"The Day After Calling For A Crackdown On Hiring Undocumented Workers, Whitman Admits Employing One"
In an explosive press conference this afternoon, a woman who worked in California Republican gubernatorial nominee Meg Whitman’s house for nine years claimed that Whitman knew she was an undocumented immigrant, but that she turned a blind eye.
According to Nicky Diaz Santillan’s attorney, Gloria Allred, Whitman never inquired about Santillan’s immigration status when she hired her through a service, and during her employment, Whitman discovered numerous clues that Santillan was in the country illegally. According to Allred, Whitman discovered that Santillan’s Social Security number didn’t match her name, and Santillan told Whitman she could not travel to Mexico. “She knew that I did not have papers to work here,” Santillan said.
In addition, Allred said Santillan was “exploited, disrespected, humiliated and emotionally and financially abused” by Whitman. She also alleged that Whitman did not fully compensate Santillan for wages and transportation. Watch it:
In response, Whitman did not deny that she had employed Santillan illegally, saying, “Once we learned she was an illegal worker, I immediately terminated Nicky’s employment. It was one of the hardest things I’ve ever done. I considered Nicky a friend and a part of our extended family.”
While it would be embarrassing for any politician to be discovered employing an undocumented worker, the news is especially at odds with Whitman’s public posturing on immigration. As the Wonk Room’s Andrea Nill wrote, she “built much of her tough primary campaign around an image that portrayed her as a tough immigration hawk.” In fact, just yesterday in a debate with Democratic candidate Jerry Brown, Whitman vowed to crack down on employers who hire undocumented workers:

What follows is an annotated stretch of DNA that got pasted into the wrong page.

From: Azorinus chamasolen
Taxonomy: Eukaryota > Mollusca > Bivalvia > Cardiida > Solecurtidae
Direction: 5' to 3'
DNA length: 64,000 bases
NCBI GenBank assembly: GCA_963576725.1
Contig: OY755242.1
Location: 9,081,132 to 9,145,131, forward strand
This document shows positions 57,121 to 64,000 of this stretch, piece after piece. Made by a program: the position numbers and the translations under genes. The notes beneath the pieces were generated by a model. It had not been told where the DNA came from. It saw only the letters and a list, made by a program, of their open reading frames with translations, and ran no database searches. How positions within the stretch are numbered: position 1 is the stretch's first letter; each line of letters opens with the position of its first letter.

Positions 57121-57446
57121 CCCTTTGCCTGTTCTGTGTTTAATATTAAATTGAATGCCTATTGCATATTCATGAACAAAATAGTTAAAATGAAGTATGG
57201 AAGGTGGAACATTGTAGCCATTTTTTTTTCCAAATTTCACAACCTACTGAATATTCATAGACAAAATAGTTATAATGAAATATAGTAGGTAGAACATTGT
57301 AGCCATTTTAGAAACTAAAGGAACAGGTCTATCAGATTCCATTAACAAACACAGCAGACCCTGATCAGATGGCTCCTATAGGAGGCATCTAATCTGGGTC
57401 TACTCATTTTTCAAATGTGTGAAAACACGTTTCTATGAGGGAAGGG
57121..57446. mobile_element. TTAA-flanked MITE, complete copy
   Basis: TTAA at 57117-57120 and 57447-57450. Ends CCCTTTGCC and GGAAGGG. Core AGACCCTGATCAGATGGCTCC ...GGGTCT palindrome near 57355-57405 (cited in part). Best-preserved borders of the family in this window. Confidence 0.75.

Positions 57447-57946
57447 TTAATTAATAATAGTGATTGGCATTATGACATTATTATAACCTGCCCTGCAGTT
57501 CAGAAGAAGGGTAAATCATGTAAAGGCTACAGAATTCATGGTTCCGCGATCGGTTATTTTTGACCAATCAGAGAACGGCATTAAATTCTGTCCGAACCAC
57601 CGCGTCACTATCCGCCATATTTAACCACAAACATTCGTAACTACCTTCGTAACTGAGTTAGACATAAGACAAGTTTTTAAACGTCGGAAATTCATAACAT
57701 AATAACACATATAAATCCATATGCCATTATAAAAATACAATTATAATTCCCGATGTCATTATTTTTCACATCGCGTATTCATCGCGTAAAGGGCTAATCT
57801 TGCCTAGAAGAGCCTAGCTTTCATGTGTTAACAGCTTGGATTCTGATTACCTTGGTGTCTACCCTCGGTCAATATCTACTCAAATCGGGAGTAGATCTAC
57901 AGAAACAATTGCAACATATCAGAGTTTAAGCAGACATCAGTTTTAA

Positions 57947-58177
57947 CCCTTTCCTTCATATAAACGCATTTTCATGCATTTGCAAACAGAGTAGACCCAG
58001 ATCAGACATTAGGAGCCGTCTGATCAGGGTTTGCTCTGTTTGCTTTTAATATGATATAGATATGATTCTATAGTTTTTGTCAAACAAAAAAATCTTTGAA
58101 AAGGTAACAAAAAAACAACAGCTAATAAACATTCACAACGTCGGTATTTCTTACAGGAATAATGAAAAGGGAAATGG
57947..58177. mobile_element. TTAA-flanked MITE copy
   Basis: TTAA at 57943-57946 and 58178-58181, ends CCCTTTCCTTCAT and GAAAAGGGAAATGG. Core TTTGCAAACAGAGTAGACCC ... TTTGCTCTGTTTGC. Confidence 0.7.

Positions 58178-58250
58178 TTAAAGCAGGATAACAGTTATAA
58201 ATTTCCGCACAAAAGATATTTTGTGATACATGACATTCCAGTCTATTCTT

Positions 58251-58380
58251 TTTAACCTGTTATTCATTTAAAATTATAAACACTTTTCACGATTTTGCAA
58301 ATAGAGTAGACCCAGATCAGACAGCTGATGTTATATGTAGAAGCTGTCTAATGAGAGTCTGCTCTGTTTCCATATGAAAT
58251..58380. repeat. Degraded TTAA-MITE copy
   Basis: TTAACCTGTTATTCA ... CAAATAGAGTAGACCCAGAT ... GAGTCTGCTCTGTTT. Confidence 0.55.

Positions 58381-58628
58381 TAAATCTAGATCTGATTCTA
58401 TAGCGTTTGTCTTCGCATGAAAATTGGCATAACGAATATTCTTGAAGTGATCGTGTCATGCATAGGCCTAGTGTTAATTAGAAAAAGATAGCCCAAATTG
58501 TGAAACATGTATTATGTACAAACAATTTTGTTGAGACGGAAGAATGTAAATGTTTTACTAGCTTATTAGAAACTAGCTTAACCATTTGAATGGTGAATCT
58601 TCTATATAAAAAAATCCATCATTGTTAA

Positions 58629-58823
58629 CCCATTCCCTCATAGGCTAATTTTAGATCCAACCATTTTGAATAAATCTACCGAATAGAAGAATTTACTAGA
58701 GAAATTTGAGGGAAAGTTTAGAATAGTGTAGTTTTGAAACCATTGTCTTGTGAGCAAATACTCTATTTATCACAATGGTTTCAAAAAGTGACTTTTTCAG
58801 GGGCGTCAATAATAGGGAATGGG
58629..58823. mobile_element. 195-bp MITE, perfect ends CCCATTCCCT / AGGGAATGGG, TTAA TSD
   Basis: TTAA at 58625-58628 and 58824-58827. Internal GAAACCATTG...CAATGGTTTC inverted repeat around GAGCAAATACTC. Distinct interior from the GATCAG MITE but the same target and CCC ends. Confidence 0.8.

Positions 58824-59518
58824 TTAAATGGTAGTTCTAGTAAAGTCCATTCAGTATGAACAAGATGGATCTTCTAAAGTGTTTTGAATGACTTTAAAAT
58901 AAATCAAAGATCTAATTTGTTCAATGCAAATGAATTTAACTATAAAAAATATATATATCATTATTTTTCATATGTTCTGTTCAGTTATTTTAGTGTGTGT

Whitman said she opposes a path to legalization. She outlined a several-step approach that began with: “We have to secure the border of the United States of America.”
She pledged more resources for border patrol agents, more enforcement of businesses hiring illegal immigrants, a guest worker program for agriculture and cracking down on sanctuary cities.
Indeed, as Nill has noted, Whitman continually sends “two conflicting messages” on immigration. While she has made reaching out to the large Latino population of California a major emphasis of her campaign, she has taken a much harsher tone when speaking with the English press. For example, she put up over 30 Spanish billboards in Latino-heavy areas of the state professing her opposition to Arizona’s harsh immigration law, but recently told a local radio station that the law “should stand for Arizona,” and that “the federal government [should not] be telling Arizona what to do.” She also wrote a Spanish-language editorial suggesting that she and Brown “share an almost identical immigration platform.” But at last night’s debate, Brown said he supports a path to citizenship while Whitman said she opposes the concept.
The housekeeper issue serves to further expose Whitman’s double talk on immigration.